When a person walks into a room and sees a six foot face looking them in the eye, it is unsettling. This experience happens for many reasons. Firstly, the scale, cropping, and realism merge to create a believable and unrealistic reality that is disorienting. Then, in this disoriented state the viewer is struck by the intensity and complexity of the emotion in the face. Finally, because the painting’s eyes are at eye-level, the face looks directly at the viewer instead of down or up at them. This placement allows the viewer to relate to the face as an equal. The face engages the viewer to feel something without forcing the feeling upon them.
the first of many
These faces are my first finished paintings on canvas. I began the series during an intro to painting class at the start of my undergraduate junior year. I photo-documented a series of intimate one-on-one conversations with students. I requested that they not wear makeup or jewelry, and to tie their hair back. I asked them to tell me their stories. The dialogues went on for days, and by the end and I had hundreds of photos documenting a myriad of emotions. I looked for the overlapping expressions. Each painting became a hybrid of three or more people expressing a similar emotion.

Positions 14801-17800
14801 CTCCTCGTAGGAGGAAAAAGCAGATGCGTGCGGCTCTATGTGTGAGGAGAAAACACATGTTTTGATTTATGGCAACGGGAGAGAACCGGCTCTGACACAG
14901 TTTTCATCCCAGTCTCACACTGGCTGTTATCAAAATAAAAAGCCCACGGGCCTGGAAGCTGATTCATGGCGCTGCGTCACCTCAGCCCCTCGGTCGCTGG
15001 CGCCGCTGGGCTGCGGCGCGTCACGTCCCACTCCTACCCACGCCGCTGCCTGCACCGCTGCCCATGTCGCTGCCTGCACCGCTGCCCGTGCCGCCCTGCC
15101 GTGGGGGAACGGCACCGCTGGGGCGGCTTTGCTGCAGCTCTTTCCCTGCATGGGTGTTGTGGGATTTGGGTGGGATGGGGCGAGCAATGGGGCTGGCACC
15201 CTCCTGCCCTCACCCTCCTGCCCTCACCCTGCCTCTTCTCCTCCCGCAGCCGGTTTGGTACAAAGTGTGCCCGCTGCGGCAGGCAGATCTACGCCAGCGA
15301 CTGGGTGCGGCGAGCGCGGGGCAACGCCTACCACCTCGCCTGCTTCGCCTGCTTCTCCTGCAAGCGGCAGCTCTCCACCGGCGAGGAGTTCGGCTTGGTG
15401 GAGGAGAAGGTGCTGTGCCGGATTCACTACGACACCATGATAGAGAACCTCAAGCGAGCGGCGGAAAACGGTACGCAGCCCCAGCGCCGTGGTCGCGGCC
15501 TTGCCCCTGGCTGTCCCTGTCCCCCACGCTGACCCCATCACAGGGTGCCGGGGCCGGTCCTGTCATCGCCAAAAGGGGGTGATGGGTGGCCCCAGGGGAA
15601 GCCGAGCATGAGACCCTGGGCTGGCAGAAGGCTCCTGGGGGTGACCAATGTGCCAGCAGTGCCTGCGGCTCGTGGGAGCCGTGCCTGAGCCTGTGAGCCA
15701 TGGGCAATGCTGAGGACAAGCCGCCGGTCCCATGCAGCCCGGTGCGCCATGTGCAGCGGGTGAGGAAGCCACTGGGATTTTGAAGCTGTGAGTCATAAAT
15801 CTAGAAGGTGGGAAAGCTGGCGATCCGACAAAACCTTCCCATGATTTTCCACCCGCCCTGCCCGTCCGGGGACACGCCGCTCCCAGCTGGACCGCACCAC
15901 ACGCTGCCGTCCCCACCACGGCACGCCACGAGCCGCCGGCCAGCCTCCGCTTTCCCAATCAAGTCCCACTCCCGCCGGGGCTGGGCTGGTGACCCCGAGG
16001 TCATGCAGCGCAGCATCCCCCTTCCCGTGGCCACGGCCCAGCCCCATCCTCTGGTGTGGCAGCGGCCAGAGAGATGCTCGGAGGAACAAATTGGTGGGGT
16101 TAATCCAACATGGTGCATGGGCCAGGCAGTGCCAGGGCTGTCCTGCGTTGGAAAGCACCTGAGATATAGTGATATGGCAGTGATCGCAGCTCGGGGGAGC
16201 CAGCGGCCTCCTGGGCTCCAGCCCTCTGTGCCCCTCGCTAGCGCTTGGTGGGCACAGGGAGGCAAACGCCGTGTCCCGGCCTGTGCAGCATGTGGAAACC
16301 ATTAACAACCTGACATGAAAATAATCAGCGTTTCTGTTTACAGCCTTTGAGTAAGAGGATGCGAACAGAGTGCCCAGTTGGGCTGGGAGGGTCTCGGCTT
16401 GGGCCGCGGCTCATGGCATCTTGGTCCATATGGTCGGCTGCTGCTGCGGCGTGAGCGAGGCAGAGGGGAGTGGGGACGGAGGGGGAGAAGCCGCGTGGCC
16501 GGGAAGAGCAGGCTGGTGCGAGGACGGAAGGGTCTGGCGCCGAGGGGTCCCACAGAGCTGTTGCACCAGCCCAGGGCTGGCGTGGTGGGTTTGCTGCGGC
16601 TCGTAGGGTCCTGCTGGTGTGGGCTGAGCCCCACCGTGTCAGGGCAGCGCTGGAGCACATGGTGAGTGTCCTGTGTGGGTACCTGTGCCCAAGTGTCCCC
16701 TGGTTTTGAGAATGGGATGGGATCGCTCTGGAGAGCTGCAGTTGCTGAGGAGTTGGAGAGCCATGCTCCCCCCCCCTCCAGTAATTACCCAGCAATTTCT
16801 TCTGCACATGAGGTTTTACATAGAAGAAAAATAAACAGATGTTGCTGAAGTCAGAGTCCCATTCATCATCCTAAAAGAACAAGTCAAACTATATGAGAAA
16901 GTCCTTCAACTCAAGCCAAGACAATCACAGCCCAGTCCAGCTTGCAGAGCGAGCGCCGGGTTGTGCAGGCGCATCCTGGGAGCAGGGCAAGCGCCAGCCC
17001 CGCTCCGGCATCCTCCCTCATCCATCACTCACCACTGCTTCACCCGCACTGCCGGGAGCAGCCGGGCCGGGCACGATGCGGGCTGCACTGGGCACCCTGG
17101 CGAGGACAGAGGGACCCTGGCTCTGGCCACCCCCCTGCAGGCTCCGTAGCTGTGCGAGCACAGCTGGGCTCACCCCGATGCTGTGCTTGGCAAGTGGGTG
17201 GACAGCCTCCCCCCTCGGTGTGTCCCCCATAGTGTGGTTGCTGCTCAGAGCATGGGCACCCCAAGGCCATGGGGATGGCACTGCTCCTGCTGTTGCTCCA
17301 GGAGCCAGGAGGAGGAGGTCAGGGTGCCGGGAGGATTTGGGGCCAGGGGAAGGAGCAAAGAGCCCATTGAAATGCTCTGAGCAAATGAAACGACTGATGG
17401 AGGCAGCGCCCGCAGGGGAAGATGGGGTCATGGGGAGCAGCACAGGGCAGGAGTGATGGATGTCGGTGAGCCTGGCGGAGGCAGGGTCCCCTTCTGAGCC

The faces are about the emotion expressed instead of the person expressing the emotion. At the time I called the paintings universal portraits, and that still resonates with me seven years later. I have exhibited the faces in so many spaces and the response is always the same. Without discerning features or gender signifiers, the viewer is able to create her own story, often projecting personal experiences onto the portrait. I like that--how the painting isn’t finished until the viewer gives it a story.